ITU-T G.694.1 standard

DWDM Region

dB

1470

1490

1510

1530

1550

1570

1590

1610

Wavelength
CWDM 20nm channel spacing
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3 CWDM

Originally developed in the 1980s for adding capacity


to multi-mode fiber cable routes in campus LANs.

About 1995, CWDM was revitalized with SMF


wavelengths for metro area fiber route capacity
increases.

25nm spacing in the 850 nm window.

The original band at 1310nm was used.

Currently the latest ITU spec G.694.2 defines 18


channels in 5 bands with 20nm spacing.

July 2006

The bands are the O, E,S,C and L.


The E band includes the 1385nm water peak so is the last
one implemented unless low WP cable is used.
Typical capacity of 50Mb to 2.7Gb
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CWDM

Advantages

Simpler technology allows:

July 2006

Lower power consumption- 20%


Smaller space requirements- 30%
Can use SMF or MMF cable
Can use LEDs or Lasers for power
Larger individual payloads per channel
Smaller and cheaper wave filters
Cost savings on start up and expansion
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CWDM

Disadvantages

July 2006

Less capacity than DWDM


Less range
Regeneration vs. amplification
O, A and M functions are not carrier class

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4 DWDM

Developed in the early 1990s to add capacity to


undersea and transcontinental routes.
Uses the 1500nm to 1600nm band which has
minimum attenuation for long distance routes.
Operates in the prime EDFA region
EDFA amps provide maximum distance
Can provide typical 2 to 128 channels of capacity

Channel spacing is likely 0.8nm for economy

Typically operates at 2.4Gb and 10Gb


ITU channel plan is G.694.1 (1200ch @ 0.1nm)

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DWDM

Advantages

Maximum capacity system available


Maximum distance capability with EDFAs
Repeater amp sites can be reduced

July 2006

MCI and ATT reduced sites by 30%

Pay as you grow expansion


Mature O, A and M systems are developed
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DWDM

Disadvantages

Complex technology requires:

July 2006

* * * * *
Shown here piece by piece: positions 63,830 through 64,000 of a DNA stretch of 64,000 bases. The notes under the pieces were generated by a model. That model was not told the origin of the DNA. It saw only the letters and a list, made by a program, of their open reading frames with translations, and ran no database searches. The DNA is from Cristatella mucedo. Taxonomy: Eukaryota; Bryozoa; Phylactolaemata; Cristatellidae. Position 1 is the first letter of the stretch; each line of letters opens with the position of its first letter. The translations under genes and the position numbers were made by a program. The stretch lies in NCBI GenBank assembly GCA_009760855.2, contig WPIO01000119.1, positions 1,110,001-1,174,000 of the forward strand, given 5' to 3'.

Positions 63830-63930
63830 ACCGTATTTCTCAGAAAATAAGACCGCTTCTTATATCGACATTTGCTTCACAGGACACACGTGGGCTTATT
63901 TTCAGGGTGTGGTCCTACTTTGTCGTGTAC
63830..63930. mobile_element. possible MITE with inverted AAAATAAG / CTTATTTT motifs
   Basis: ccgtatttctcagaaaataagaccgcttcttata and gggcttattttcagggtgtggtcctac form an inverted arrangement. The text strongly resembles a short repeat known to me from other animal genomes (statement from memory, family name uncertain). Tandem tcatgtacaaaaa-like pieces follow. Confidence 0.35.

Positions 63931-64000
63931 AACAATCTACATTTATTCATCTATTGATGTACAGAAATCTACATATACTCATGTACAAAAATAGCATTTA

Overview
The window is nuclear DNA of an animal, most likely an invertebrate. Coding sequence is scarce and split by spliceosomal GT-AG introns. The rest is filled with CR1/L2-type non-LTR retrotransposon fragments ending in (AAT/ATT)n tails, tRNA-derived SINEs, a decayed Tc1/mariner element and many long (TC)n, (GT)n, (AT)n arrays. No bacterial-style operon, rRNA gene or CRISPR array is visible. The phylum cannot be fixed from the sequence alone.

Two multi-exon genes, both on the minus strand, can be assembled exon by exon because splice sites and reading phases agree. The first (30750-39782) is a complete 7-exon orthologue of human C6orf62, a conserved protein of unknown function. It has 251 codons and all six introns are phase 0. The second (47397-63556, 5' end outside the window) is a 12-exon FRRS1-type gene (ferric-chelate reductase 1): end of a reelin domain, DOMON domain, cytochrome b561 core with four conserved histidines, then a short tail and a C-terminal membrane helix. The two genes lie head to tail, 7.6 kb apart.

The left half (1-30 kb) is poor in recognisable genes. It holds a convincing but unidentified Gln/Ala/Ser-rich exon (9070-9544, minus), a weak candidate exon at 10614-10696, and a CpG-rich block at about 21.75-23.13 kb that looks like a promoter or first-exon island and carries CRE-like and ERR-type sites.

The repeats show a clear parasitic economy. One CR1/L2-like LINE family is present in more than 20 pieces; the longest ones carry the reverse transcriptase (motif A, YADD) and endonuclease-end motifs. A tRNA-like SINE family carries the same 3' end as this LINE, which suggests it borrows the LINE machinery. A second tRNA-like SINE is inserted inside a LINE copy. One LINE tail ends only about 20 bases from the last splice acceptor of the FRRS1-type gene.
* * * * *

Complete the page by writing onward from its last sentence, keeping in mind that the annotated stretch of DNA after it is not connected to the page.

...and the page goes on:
more space
more power
high accuracy lasers and wave filters
Expensive EDFAs for amplifiers

Start up costs are more than equivalent


CWDM
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5- Applications- CWDM

CWDM is very flexible and has adapted to


specialized applications such as:

July 2006

Video headend feeds for multi protocol signals


Campus LAN expansion
Lower density capacity fixes
Short distance capacity fixes
Metro area distribution and expansion
Data center storage routes
Spur routes for DWDM systems
Applications where low start up and expansion
rules vs the alternative DWDM choices
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Applications - DWDM
DWDM is the proven workhorse of the
high capacity and long distance
carriers.

July 2006

Many products are available from most


traditional transport suppliers.
The O, A and M capabilities are world
class.
Secondary market systems are available
which can significantly reduce costs.
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Applications Future?

CWDM continues to evolve into


specialized applications.

July 2006

Combination transport and optical routers


or switches are being developed now.
Add- on CWDM cards are being included
in more transport devices as low cost
options.
Suppliers are continuing to drive down
costs and increase capacity.
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Applications- Future?

DWDM research is working on increasing the


capacity and distance of future DWDM
products.

July 2006

Wide Spectrum DWDM is on the future horizon


and will offer more channels.
The electronics and chip industry is constantly
increasing quality yields which will drive costs
lower and increase capability.
Combination systems with CWDM and DWDM
capabilities are being produced now.
FTTP technology intends to expand capacity with
a wavelength per home.
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6- Summary

CWDM and DWDM technology


continues to advance and provide
solutions to applications not imagined
or feasible years ago. Each technology
provides a unique fit and will
complement not replace the other.

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Thank You!

Special thanks is due to many authors and vendors who have


provided source material for this presentation. This presentation
is not meant as original research but as a compendium of many
sources.